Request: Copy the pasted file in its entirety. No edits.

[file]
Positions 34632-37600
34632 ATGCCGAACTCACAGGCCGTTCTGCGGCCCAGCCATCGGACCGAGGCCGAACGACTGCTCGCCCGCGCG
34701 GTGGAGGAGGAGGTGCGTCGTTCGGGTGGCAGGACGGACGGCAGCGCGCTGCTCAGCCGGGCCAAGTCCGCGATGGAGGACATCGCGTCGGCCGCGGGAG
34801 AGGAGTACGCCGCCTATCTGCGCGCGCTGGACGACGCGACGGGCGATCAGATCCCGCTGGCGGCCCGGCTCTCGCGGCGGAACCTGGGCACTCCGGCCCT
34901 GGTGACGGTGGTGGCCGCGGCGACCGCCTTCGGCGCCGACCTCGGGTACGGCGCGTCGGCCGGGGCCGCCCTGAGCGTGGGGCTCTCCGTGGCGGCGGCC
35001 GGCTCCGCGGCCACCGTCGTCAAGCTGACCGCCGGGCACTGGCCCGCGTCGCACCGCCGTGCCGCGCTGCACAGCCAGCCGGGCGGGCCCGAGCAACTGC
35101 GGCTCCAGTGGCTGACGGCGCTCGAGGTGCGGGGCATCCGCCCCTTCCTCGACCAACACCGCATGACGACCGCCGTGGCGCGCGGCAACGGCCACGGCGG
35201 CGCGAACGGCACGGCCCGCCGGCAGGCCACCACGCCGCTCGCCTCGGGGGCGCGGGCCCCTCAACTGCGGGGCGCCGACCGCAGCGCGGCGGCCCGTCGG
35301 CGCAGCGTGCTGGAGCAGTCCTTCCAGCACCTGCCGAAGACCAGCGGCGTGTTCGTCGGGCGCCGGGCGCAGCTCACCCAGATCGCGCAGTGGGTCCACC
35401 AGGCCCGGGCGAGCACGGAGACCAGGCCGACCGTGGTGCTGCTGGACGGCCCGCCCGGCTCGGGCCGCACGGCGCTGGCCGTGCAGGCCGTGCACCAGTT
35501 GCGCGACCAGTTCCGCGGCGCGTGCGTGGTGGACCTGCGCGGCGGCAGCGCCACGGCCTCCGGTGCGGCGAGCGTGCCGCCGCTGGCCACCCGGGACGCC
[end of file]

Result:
Positions 34632-37600
34632 ATGCCGAACTCACAGGCCGTTCTGCGGCCCAGCCATCGGACCGAGGCCGAACGACTGCTCGCCCGCGCG
34701 GTGGAGGAGGAGGTGCGTCGTTCGGGTGGCAGGACGGACGGCAGCGCGCTGCTCAGCCGGGCCAAGTCCGCGATGGAGGACATCGCGTCGGCCGCGGGAG
34801 AGGAGTACGCCGCCTATCTGCGCGCGCTGGACGACGCGACGGGCGATCAGATCCCGCTGGCGGCCCGGCTCTCGCGGCGGAACCTGGGCACTCCGGCCCT
34901 GGTGACGGTGGTGGCCGCGGCGACCGCCTTCGGCGCCGACCTCGGGTACGGCGCGTCGGCCGGGGCCGCCCTGAGCGTGGGGCTCTCCGTGGCGGCGGCC
35001 GGCTCCGCGGCCACCGTCGTCAAGCTGACCGCCGGGCACTGGCCCGCGTCGCACCGCCGTGCCGCGCTGCACAGCCAGCCGGGCGGGCCCGAGCAACTGC
35101 GGCTCCAGTGGCTGACGGCGCTCGAGGTGCGGGGCATCCGCCCCTTCCTCGACCAACACCGCATGACGACCGCCGTGGCGCGCGGCAACGGCCACGGCGG
35201 CGCGAACGGCACGGCCCGCCGGCAGGCCACCACGCCGCTCGCCTCGGGGGCGCGGGCCCCTCAACTGCGGGGCGCCGACCGCAGCGCGGCGGCCCGTCGG
35301 CGCAGCGTGCTGGAGCAGTCCTTCCAGCACCTGCCGAAGACCAGCGGCGTGTTCGTCGGGCGCCGGGCGCAGCTCACCCAGATCGCGCAGTGGGTCCACC
35401 AGGCCCGGGCGAGCACGGAGACCAGGCCGACCGTGGTGCTGCTGGACGGCCCGCCCGGCTCGGGCCGCACGGCGCTGGCCGTGCAGGCCGTGCACCAGTT
35501 GCGCGACCAGTTCCGCGGCGCGTGCGTGGTGGACCTGCGCGGCGGCAGCGCCACGGCCTCCGGTGCGGCGAGCGTGCCGCCGCTGGCCACCCGGGACGCC